Tim shares his thoughts on growth prospects for the year ahead along with areas and events investors might want to be mindful of as 2018 unfolds.
Economic update: 2017 round up and 2018 outlook
The information in this video is a high level assessment and should not be seen as advice or recommendation for any particular investment strategy or to buy or sell investments.
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Welcome to our 2018 economic outlook. The good news is we think the recent growth momentum can continue this year. The bad news is it is highly unlikely that asset prices will deliver the same kind of great returns we saw over the last 12 months.
Now, if we look at what has been happening to global growth, we have seen a pickup from around 2.25% in early 2016 to today’s run rate of roughly 3.5%, and this should continue throughout 2018. The other notable feature is just now synchronised global growth has become. Pretty much every region in the world is now participating in this expansion; China is still performing well despite concerns around the debt build-up, and even the Euro area surprised positively over the last year.
Perhaps the one notable exception is the U.K., where growth has been still been somewhat sluggish, this on-going uncertainty around Brexit just holding back business investment, and there is still this squeeze on real incomes from the earlier fall in the pound. Even so, we still expect the U.K. to grow around 1.5% this year, as exports perform quite well, given the drop in sterling I mentioned and the strong global growth backdrop.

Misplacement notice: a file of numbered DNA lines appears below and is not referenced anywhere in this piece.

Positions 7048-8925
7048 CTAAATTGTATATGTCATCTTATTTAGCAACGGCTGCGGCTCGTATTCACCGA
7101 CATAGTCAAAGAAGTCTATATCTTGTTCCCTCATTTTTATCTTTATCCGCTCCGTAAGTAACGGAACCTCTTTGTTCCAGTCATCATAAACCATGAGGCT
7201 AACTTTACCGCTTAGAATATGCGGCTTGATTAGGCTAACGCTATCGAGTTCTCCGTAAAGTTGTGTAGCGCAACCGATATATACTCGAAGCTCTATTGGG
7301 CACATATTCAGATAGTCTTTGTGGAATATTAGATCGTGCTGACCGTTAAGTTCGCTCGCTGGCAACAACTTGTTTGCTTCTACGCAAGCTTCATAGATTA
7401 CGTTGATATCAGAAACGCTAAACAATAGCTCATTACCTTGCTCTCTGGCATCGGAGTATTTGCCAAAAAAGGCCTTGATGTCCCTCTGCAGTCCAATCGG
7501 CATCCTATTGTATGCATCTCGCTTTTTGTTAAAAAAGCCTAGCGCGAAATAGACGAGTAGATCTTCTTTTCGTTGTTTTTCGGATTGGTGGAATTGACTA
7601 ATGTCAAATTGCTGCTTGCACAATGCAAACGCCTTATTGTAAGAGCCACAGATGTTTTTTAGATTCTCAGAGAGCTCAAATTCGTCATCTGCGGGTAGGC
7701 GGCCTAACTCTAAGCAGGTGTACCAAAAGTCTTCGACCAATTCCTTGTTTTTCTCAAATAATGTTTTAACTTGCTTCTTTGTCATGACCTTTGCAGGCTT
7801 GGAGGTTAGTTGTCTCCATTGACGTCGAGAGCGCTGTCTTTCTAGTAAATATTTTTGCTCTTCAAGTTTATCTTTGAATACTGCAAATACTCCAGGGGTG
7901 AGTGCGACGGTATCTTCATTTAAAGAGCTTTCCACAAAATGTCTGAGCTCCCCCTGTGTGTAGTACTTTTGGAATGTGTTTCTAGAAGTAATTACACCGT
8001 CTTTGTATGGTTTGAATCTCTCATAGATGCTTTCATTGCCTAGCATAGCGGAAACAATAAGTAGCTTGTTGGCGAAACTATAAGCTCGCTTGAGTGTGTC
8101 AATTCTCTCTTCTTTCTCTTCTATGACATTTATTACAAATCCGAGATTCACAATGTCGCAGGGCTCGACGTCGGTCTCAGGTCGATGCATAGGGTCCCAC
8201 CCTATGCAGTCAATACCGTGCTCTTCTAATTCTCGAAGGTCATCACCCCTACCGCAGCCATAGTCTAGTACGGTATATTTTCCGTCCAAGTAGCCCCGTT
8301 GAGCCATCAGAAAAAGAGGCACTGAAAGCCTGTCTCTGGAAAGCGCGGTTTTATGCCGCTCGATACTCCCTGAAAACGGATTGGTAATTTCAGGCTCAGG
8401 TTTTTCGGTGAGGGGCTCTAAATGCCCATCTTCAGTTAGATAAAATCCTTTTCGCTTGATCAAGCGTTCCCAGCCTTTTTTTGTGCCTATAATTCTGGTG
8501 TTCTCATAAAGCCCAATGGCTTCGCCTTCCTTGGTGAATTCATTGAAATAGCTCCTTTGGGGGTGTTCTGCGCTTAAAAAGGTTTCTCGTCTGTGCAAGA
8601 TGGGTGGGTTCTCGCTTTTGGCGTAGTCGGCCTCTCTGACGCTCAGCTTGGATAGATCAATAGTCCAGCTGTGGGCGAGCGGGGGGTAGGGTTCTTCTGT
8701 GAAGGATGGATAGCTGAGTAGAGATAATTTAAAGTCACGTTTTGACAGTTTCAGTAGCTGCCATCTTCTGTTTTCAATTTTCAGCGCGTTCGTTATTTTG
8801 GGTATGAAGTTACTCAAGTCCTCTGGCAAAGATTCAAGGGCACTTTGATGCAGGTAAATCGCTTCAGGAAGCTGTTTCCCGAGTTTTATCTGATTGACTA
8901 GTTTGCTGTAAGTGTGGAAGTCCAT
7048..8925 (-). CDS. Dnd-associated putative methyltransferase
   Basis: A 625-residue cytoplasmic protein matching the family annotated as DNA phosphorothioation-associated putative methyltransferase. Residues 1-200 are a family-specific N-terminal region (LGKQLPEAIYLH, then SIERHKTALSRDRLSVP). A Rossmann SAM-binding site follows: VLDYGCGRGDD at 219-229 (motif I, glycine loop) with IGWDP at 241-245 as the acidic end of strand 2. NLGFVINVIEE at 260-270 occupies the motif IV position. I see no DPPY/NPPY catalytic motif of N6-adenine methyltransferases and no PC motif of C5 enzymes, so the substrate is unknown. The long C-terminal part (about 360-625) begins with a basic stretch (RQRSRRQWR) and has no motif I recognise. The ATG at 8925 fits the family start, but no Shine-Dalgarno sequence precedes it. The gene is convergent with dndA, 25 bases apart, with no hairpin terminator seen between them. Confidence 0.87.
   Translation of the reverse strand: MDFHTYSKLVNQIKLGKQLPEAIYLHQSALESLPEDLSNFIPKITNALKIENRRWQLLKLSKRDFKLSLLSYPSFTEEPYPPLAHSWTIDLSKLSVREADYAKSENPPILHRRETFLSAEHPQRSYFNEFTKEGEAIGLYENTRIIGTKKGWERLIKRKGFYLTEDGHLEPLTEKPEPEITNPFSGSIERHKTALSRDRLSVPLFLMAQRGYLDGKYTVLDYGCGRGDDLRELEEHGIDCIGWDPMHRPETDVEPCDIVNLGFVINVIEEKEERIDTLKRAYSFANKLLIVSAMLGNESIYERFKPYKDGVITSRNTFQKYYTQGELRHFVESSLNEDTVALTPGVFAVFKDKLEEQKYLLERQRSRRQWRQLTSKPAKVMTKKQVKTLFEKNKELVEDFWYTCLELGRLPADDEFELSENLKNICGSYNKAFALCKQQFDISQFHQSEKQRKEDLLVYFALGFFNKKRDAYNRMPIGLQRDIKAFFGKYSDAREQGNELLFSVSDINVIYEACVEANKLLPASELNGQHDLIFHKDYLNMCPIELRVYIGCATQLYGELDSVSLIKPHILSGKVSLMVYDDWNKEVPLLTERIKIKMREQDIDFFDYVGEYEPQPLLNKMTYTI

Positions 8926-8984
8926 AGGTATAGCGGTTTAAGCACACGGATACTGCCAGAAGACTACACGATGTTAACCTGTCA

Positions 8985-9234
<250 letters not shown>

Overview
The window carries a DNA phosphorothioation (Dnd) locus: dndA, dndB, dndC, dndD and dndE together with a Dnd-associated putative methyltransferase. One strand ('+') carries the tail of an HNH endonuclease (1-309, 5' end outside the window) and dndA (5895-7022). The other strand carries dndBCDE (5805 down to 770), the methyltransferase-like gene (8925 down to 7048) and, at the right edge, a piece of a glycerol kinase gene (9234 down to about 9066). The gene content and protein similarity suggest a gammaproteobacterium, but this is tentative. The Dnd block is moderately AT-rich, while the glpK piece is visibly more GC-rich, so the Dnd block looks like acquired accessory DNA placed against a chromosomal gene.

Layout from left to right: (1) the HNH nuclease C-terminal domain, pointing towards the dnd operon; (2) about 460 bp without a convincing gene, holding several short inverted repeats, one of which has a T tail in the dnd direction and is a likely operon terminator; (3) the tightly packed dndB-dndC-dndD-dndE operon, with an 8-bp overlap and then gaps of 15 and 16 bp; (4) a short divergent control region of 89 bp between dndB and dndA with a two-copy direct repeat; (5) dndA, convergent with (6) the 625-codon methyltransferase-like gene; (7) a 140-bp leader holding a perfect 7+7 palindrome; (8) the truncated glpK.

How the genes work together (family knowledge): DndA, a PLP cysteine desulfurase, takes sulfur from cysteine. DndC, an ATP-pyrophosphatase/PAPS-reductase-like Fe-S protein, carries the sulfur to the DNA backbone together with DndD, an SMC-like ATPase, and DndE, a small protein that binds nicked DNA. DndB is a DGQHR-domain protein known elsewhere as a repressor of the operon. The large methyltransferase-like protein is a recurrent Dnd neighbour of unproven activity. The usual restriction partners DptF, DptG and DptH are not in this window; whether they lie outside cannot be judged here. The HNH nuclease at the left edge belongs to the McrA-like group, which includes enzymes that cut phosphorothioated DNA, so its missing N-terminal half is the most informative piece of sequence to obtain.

What has been driving this global growth? Well, we have seen extraordinarily low interest rates and they are set to continue, easy financial conditions, and signals from the banks that they are willing to extend credit to the broader economy. But, also, we’re seeing more supportive fiscal policy.
It is on this latter point that our first big risk materialises, because in the U.S., we have seen this large tax cut package pass through Congress towards the end of last year. Now, this is coming at a time when the U.S. economy is already growing at a rapid pace and is at full employment, it doesn’t need additional stimulus. The danger here is it just adds to growth in the short run, but then inflation and overheating pressure in the medium to longer run, and this could encourage the Federal Reserve to raise interest rates more aggressively than the market currently expects.
Our second main risk is around quantitative tightening, so this is the reversal of the quantitative easing, the buying of assets by Central Banks over the last few years. Now, economists are still debating exactly what impact those asset [product issues] had on global growth, so it is very hard to judge exactly what will occur as we start to withdraw that stimulus. This is one of the key uncertainties.
Our third main risk is China. I mentioned the big build-up of debt, it looks like it is enjoying a soft landing, but say, U.S. interest rates rise more aggressively, that could trigger capital outflows from China, and could be a concern for growth moving forward.
And our fourth major concern, political risks, well, they didn’t really flare up in 2017. We’re watching North Korea closely, developments in the Middle East, concerns around the Italian elections, and of course, the Brexit negotiations. But our base case is that we do, again, end up in some kind of transition agreement, but of course there is a risk that we get no deal whatsoever.